Why is writing dialogue so difficult? My guess would be that you want your character’s conversations to sound realistic and relatable. But for some reason, that just isn’t easy to do. Writing dialogue takes skill and creativity, but this takes practice. Today, I am going to help you as best I can with tips that you can put into action immediately.
There are 5 helpful tips for writing dialogue. These include:
- Remember your character’s personality
- Watch conversations in real life or in films
- Avoid obvious and fluffy statements
- Listen to your dialogue
Tip #1: Remember your character’s personality
The first way that you can become a better writer, particularly with your dialogue, is by understanding who your character is. You need to treat them like a real person. Are they funny, smart, clever, or the opposite?
I have some homework for you that will help you understand how to implement this tip. First, write the name of a person who is close to you. Then, I want you to write out five personality traits that they have. Next, I want you to write common words or phrases that they say. Think about how they talk and present themselves. If you were to impersonate them, what you say? How would you act? Lastly, look at what you have written. I’m guessing that what they say matches their personality traits.
You can apply this to your characters too. Write your character’s name, write 5 personality traits, and write common words or phrases that they would say. Now you can go back into your conversations that are written throughout the book. Is this consistent with what you’ve written? If not, it’s time to rework the dialogue so that it is more consistent with who that character is.
Tip #2: Watch conversations in real-life or in films
It is time for you to become a creeper and start studying your surroundings. If you decide to watch conversations going on in real life, then you need to do the following. Pay attention to people’s mannerisms, tone, pace, and dialect. Take a mental note at the moment of the conversation. Then when you’re alone, write what you observed. You can utilise these notes when you’re creating a conversation to make it feel more realistic.
If you decide to watch conversations in films, then you can pause and write notes down as you are watching. How does the conversation flow? Something else you can do to implement this tip is to watch films with characters that are similar in personality to the ones that you are writing in your book. This will help you not only with writing dialogue but also with understanding your character on a deeper level.
Tip #3: Avoid obvious and fluffy statements
DO NOT TELL THE READER WHAT IS HAPPENING WHEN A CHARACTER IS SPEAKING! This will kill your dialogue and take your reader away from the story. Here are some examples of obvious and fluffy statements:
“You and I have been friends since grade school”
This example does two things incorrectly. First, the character that is speaking is telling their friend something that they both already know. This adds nothing to the conversation. This is unnecessary because both characters know how long they have been friends. It gives nothing to the reader or the story. Secondly, this statement is an obvious way of the writer trying to tell the reader a piece of information on the characters’ backstory. Instead, the writer should explain this outside of the dialogue.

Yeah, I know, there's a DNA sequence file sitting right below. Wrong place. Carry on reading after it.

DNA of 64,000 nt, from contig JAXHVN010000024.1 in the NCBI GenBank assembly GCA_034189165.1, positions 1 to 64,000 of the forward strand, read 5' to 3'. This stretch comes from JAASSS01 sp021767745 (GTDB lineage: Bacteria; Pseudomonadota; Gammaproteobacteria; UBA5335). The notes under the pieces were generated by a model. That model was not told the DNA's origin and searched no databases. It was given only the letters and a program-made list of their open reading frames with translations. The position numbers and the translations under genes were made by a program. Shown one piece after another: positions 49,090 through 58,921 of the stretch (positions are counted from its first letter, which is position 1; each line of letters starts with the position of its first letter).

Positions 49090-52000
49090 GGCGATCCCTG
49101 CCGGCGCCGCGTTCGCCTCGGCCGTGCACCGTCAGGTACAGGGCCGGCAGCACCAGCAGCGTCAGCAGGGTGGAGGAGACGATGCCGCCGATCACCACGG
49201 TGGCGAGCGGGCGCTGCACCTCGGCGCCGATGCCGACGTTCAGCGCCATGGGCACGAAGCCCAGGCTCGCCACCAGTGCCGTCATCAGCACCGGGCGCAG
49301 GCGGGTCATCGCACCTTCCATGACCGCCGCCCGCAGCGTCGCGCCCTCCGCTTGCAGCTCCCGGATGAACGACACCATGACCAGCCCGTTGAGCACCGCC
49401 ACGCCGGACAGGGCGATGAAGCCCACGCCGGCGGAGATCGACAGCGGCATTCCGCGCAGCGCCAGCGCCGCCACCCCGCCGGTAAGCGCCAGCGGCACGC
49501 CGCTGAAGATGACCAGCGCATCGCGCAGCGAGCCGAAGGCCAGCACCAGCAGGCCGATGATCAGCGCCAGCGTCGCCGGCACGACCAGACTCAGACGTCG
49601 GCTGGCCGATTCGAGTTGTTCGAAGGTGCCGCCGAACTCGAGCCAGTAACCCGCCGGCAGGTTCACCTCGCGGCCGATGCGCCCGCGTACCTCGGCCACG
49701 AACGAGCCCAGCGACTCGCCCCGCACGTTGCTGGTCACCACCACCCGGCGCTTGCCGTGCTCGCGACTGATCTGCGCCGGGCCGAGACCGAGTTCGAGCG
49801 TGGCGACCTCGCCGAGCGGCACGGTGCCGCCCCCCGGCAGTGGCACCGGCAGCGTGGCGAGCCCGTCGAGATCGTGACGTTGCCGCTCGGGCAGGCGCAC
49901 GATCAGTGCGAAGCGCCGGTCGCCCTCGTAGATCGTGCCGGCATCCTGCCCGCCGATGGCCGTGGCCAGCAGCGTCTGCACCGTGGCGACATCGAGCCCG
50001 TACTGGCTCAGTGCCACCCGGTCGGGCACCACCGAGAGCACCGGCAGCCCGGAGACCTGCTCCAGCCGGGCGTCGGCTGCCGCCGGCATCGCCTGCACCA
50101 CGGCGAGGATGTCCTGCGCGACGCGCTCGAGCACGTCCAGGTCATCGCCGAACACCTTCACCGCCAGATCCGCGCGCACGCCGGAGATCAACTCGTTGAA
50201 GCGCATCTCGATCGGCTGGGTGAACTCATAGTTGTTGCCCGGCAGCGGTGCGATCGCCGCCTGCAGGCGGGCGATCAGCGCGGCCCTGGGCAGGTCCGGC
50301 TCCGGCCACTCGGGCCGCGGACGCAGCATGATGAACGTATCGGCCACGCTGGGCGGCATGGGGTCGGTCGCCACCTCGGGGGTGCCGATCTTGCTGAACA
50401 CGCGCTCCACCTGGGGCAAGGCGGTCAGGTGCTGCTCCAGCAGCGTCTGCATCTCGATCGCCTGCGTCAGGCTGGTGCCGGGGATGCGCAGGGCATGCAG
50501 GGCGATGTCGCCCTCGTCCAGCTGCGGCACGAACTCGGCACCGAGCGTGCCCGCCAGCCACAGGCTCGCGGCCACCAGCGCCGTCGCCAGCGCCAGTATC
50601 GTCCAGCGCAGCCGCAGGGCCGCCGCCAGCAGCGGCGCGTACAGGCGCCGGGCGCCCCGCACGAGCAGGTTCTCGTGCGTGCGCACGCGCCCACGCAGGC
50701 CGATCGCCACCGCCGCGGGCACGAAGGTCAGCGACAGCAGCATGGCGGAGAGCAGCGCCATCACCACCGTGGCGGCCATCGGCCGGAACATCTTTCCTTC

“I am so sad”
The problem with this statement is that the writer is telling instead of showing. It is unnecessary for the character to say I am sad when the writer could just show or explain that character’s sadness.
“I’m good, thanks”
Small talk is boring in real life, so why put it in a book? Dialogue in books rarely start at the beginning of a conversation. Even if it does, you should just skip the small talk. This is because conversation is meant to add value to the story. Small talk isn’t meant to add value. It is meant to act as an icebreaker, but you don’t really need ice breakers in your book.
Tip #4: Add a purpose to the conversation
Purpose is immensely important in every aspect of your writing. When writing dialogue this purpose could act as a way to show the reader a bonding moment, move the plot along, establish the mood, or display the relationship between two characters. These are just a few examples. To implement this tip, ask yourself: Is there a reason this conversation is happening?
Tip #5: Listen to Your Dialogue
Hearing your written dialogue spoken out loud differs vastly from listening to it in your mind. There are several ways you can do this.
- Read the conversation aloud
- Have close friends or family act it out
- Use a text to speech tool like Natural Readers
Let’s Talk About It!
Writing is no simple task. My goal is to help make it easier for you so that way you can become a successfully published author. Here are common writing mistakes that authors often make.
- Poorly written dialogue (covered in today’s post)
- Unlikable or unrelatable characters
- Poor readability
- Plot holes (Read more here: 5 ways to avoid plot holes in your novel)
- Using cliches or all too common words and phrases (Read more here: What Are The Words To Avoid When Writing A Book?)
Today I went over 5 helpful tips for writing dialogue. You can implement these tips right away to create beautifully written dialogue. Add to this list by leaving a tip you have in the comments!
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